30 Rock





Paul Asay

TV Series Review

In one episode of NBC’s inside-baseball sitcom 30 Rock, Jack Donaghy barrels into NBC’s “standards department” and announces that the network can no longer use the words “hit,” “great show,” “fun” or “broadcast television.” The line’s a dig at the broadcast networks, all of whom have fallen on hard times, and particularly NBC, whose fall has been longer and harder than most. And it encapsulates 30 Rock’s very quirky, often self-deprecating humor.

But it made me wonder, Would 30 Rock itself qualify as a “hit”? Hardly. Despite NBC’s best efforts, it’s never really been “Must-See TV.” It follows the exploits of Liz Lemon, head writer for the fictional TGS With Tracy Jordan, a Saturday Night Live-style sketch show staffed with oddball writers, cranky producers, daftly insecure stars and a meddling boss, named Jack. The show is based on star Tina Fey’s own experiences as a writer for SNL—but it seems that most folks give it a shrug before looking for a  Two and a Half Men rerun.

Is it a “great show”? The industry would say so. 30 Rock was an Emmy juggernaut in the late aughts, earning back-to-back-to-back honors for best series in 2007, ’08 and ’09. It propelled Fey’s co-star and foil Alec Baldwin to a phenomenal career resurgence (and helped inoculate him from the fallout caused by a series of personal missteps, including a profane message to his daughter in which he called her a “little pig”). It’s helped make Fey the era’s comedic “it” girl—earning her a bevy of acting and writing awards and drawing comparisons to the legendary Mary Tyler Moore. Rarely, it seems, has a show been talked about by so many and seen by so few.

Is it “fun”? Well, that depends on who you ask. Obviously the critics love it. Families? Maybe not so much. The show is fun-ny, no question. But the content is almost always questionable: Nothing’s off limits, from alcoholism to pedophilia, from suicide to Jack’s eclectic sex life. Using her low-brow SNL background as a crutch, Fey alternates between sharp one-liners and crude cracks about masturbation, strippers, porn, penis size, lesbianism, threesomes and orgasms. There’s a lot of cleavage shown, and some episodes feature a pretty young secretary whose skimpy outfits and provocative poses send male co-workers into a stupor. Drunken binges, religious mockery and mild profanity complicate matters further, putting comedy-starved viewers between, heh-heh, a Rock and a hard place. It’s the sort of humor that 20 years ago you’d only find on cable.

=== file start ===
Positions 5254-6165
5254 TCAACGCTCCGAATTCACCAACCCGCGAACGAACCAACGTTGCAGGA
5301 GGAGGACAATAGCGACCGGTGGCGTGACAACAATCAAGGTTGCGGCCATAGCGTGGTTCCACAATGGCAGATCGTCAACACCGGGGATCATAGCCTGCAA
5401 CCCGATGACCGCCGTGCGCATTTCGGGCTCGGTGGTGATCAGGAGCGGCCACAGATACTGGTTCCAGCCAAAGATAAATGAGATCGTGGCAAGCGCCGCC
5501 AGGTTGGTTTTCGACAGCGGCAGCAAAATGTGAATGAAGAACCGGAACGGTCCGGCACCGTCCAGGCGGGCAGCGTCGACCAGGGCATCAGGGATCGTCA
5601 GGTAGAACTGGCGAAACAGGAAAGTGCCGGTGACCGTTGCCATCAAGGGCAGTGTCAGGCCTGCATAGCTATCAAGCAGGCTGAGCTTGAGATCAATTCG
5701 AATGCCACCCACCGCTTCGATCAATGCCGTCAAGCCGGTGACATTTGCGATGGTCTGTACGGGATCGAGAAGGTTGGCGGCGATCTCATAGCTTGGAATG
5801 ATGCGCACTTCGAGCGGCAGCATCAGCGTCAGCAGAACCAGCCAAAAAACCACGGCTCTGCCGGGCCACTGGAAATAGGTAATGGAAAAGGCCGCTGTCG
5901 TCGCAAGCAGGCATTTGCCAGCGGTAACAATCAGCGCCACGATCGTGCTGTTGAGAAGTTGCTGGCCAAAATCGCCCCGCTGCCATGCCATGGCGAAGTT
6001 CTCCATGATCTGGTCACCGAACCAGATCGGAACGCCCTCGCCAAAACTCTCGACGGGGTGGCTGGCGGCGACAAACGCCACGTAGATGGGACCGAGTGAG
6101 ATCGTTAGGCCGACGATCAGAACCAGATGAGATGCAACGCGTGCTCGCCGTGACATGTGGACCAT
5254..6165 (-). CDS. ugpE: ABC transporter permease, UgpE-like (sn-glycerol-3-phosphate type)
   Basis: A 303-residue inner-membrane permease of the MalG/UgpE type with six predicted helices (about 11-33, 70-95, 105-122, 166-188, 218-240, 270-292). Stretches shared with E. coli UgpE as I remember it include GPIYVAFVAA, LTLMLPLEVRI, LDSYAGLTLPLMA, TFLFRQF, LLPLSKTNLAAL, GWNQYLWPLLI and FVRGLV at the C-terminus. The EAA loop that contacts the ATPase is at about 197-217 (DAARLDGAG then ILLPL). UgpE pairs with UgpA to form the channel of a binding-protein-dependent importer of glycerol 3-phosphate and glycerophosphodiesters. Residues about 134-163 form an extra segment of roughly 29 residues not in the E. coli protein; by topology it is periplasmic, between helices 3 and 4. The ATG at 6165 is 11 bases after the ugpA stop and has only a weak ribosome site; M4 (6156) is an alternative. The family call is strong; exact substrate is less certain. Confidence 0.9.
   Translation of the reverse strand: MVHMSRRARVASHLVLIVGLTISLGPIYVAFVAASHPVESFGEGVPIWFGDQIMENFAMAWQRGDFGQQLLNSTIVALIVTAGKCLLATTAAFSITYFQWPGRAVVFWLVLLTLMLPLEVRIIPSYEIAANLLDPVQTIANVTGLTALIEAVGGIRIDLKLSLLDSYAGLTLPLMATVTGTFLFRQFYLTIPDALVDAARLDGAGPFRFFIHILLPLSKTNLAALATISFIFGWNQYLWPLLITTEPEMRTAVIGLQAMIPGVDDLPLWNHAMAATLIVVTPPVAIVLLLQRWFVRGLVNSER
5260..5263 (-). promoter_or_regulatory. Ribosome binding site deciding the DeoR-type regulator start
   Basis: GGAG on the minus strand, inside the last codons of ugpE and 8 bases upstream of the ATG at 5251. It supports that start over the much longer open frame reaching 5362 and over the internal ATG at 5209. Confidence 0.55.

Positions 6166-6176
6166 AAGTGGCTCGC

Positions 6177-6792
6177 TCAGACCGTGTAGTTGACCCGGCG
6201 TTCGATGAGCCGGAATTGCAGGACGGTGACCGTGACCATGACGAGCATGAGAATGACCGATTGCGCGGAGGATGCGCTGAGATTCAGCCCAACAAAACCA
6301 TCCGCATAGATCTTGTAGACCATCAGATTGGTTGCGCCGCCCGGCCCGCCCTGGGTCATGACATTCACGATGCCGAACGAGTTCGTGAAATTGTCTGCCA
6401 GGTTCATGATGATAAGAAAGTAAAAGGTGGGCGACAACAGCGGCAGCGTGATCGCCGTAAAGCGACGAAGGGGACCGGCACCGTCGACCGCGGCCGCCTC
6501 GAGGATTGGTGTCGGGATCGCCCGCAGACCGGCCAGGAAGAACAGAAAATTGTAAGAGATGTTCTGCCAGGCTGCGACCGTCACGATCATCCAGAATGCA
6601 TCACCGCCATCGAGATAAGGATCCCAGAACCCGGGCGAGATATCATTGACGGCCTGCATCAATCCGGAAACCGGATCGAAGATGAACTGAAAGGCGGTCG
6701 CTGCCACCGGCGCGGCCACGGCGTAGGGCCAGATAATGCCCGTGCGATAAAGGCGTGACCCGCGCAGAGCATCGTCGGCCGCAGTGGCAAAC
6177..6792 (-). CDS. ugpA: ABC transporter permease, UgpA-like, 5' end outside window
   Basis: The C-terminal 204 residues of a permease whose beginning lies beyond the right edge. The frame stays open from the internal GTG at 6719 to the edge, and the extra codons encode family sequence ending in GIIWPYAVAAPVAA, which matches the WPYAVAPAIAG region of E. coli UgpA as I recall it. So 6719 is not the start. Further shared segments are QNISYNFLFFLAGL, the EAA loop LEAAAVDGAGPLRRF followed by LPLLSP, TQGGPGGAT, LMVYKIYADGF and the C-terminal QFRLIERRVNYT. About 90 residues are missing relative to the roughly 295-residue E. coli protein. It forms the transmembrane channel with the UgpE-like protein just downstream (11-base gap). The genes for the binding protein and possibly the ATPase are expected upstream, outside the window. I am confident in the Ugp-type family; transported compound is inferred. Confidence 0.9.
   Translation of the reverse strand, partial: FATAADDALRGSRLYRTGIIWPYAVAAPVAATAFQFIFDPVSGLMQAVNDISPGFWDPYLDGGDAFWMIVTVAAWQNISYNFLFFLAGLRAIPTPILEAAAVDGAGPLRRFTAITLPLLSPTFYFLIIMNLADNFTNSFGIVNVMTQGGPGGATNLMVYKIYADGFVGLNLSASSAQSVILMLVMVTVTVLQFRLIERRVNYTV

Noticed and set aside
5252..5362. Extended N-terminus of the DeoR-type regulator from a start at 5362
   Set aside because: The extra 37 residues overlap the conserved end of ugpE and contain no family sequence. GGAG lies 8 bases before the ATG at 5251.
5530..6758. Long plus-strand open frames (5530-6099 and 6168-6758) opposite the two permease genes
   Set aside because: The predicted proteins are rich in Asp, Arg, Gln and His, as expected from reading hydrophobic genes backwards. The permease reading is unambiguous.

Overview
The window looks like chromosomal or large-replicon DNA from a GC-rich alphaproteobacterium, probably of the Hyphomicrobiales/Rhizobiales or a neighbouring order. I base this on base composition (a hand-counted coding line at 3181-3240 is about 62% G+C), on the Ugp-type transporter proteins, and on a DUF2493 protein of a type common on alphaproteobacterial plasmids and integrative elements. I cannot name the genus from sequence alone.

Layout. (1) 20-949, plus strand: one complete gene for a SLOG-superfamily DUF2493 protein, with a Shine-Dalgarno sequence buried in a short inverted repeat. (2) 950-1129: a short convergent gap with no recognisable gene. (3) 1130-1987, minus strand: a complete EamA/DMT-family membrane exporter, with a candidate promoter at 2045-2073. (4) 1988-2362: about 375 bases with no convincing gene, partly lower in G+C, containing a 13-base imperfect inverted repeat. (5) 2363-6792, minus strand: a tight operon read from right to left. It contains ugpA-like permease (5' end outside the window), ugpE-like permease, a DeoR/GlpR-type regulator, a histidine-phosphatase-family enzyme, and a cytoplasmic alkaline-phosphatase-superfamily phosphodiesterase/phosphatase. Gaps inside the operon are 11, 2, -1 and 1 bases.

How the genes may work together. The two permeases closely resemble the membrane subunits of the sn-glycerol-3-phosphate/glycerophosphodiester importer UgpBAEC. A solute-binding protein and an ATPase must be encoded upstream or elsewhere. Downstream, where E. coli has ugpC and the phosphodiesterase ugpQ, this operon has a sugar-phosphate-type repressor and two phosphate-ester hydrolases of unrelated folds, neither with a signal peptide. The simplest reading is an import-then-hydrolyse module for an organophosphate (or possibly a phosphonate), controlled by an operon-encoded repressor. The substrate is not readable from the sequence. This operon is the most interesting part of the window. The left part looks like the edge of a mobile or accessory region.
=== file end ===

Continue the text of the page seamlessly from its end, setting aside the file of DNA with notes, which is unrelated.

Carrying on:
One final question: Is 30 Rock on “broadcast television”? Why, yes. Yes it is.

Episode Reviews

30Rock: 3-1-2012

“Alexis Goodlooking and the Case of the Missing Whisky”

Show-within-a-show scriptwriter Frank Rossitano shanghais Liz into playing his girlfriend around his mother. Why? ‘Cause Mom doesn’t approve of Frank’s real squeeze—a teacher who seduced him when he was a student. Liz calls her a pedophile, and, indeed, she went to prison for being one; the woman prefers to describe herself as an “adultophobe.”

Meanwhile, Tracy and Jenna try to figure out who drank Pete’s bottle of whisky, and Jack tries to turn Kenneth into a conniving ladder-climber—finally getting him to sabotage a co-worker through duplicitous means. If the show has an ethical point to make, it’s that Kenneth—portrayed as a naive-but-principled do-gooder—is just fine the way he is. Jack regrets trying to turn him to the dark side (“You’re the most remarkable person I know, and I’ve met Jaleel White”).

Frank finally breaks down from lying to his mother, by the way, confessing the ruse—only to have Mom and pedophilic girlfriend discover they’re strangely, creepily alike. We hear repeated references to porn (buying it with the show’s budget, storing it, acting in it), sex with celebrities, sex with non-celebrities, sexy underwear, male centaurs kissing and human homosexuality too, murder, racism, and drunken revelry. Comments are made about flatulence and cheating the company. Characters misuse God’s name about a half-dozen times and use “b‑‑ch” and “a‑‑” once each.

Kenneth’s Christian faith is mocked. “I’ve never crushed anyone, except for accused witches,” he says.

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Paul Asay

Paul Asay has been part of the Plugged In staff since 2007, watching and reviewing roughly 15 quintillion movies and television shows. He’s written for a number of other publications, too, including Time, The Washington Post and Christianity Today. The author of several books, Paul loves to find spirituality in unexpected places, including popular entertainment, and he loves all things superhero. His vices include James Bond films, Mountain Dew and terrible B-grade movies. He’s married, has two children and a neurotic dog, runs marathons on occasion and hopes to someday own his own tuxedo. Feel free to follow him on Twitter @AsayPaul.

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